In recent times the question of whether or not there is such a thing as nonconceptual content has been the object of much serious attention. For analytical philosophers, the locus classicus of the view that there is such a phenomena is to be found in Evans remarks about perceptual experience in Varieties of Reference. He famously wrote:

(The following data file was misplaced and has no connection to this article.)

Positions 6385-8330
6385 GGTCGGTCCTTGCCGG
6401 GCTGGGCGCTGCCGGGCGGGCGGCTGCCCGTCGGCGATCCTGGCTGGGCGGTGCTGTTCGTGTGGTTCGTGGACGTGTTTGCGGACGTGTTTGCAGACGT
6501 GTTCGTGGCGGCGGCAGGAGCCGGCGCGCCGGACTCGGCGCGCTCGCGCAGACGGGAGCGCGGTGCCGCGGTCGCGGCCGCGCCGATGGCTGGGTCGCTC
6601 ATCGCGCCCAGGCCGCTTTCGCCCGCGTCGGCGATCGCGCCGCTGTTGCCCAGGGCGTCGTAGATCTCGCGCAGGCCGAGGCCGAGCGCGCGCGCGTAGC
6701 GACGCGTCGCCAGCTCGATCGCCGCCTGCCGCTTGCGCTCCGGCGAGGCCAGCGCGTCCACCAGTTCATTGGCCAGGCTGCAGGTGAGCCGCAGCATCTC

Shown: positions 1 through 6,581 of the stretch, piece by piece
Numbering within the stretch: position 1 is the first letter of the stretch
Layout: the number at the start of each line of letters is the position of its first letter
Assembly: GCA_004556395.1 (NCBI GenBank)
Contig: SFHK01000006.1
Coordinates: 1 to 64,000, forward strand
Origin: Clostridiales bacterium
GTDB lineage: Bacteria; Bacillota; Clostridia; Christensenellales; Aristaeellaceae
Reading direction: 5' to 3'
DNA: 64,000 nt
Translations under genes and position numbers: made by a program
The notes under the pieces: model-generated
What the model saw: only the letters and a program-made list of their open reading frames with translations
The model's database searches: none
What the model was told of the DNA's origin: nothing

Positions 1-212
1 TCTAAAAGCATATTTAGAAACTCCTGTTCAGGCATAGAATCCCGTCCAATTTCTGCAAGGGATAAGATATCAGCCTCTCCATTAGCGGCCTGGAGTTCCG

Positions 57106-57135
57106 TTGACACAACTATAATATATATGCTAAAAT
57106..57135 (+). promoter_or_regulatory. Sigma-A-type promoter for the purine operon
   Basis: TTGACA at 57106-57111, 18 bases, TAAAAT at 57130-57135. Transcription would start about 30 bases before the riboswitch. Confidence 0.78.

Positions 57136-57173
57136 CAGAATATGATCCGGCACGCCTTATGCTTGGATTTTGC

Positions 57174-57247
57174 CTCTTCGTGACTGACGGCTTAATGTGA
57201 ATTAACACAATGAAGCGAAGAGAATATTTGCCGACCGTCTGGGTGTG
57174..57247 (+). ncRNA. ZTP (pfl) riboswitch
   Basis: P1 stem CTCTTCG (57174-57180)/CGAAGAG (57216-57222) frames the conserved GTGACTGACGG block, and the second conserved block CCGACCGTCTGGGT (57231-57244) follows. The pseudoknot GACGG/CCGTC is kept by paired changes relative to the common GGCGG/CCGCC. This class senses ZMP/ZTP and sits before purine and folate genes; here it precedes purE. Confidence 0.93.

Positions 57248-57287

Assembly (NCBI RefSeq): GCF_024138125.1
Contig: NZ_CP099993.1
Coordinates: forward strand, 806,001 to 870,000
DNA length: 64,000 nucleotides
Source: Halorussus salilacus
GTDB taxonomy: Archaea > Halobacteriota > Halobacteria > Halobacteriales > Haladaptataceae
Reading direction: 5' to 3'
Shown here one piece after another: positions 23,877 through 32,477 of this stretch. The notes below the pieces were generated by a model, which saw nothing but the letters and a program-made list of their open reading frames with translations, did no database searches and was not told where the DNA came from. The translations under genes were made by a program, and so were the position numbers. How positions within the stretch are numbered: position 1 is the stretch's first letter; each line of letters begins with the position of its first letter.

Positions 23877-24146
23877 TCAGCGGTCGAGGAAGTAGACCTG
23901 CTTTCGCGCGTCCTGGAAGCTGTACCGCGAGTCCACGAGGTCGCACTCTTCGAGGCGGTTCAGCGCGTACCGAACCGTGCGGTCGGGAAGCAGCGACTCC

In general, we may regard a perceptual experience as an informational state of the subject: it has a certain content -- the world is represented a certain way -- and hence it permits of a non-derivative classification as true or false. For an internal state to be so regarded, it must have appropriate connections with behaviour -- it must have a certain motive force upon the actions of the subject.... The informational states which a subject acquires through perception are non-conceptual, or nonconceptualised. Judgements based upon such states necessarily involve conceptualisation. (Evans 1982: 226-227).